Last month, I was sitting on the beach beside Aransas Pass on Mustang Island in south Texas, a cut to the Gulf of Mexico from the Corpus Christi Ship Channel that connects the Port of Corpus Christi (fifth largest U.S. port by total tonnage) with the Gulf of Mexico.
While idly reading a book, I happened to glance up at the pass. Heading out to sea was one of the strangest vessels I have ever seen. Short and wide, it appeared to be half barge, half ship and/or some combination thereof. The heavy-lift vessel’s deck cargo consisted of six wind turbine blades in two sets of topside racks. Also prominent were a set of deck cranes obviously designed specifically to handle the turbine blades.
I don’t know where the vessel was going but it won’t be its last trip and it won’t be alone for long. While no offshore wind generation capacity is currently installed in U.S. waters, the U.S. has a plan for offshore wind energy. In early 2011, the Departments of the Interior and Energy unveiled a coordinated strategic plan for the deployment of 10 gigawatts (GW) of offshore wind power capacity by 2020 and 54 GW by 2030. State and federal approval processes for developing offshore wind projects in the U.S. were well underway at the end of 2013, with 12 projects in the proposal stage. The projects span 10 states off U.S. coasts and the Great Lakes and represent over 5,000 MW of offshore development with turbine sizes ranging from 3 MW to 6 MW, along with a transmission project that could carry up to 7,000 MW.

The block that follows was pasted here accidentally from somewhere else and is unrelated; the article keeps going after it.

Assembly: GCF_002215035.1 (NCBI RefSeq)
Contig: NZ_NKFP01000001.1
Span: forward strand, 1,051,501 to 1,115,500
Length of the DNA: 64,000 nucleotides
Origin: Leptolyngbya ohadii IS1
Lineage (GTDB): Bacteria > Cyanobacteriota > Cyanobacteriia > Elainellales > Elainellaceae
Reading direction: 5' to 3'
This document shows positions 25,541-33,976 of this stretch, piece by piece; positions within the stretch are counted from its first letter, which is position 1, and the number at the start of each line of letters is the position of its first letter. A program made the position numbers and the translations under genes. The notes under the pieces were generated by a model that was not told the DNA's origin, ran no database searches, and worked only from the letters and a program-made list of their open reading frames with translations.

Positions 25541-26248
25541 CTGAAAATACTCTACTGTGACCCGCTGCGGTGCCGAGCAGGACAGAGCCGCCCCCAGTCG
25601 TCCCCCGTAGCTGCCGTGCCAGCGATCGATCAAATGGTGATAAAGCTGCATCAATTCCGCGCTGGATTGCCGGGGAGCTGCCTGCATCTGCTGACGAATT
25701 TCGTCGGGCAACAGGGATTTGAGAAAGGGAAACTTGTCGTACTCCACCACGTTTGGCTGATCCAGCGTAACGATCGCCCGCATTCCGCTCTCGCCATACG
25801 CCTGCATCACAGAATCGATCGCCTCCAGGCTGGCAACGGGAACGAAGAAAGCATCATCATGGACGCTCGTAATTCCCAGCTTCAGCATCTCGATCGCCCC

Should U.S. offshore wind energy continue to develop as planned, its burgeoning installation and wind service fleet will include new vessel designs and vessel conversions for specific tasks from the current offshore service vessel fleet. It’s the cusp of a new market and one that could pay off well for OSV operators.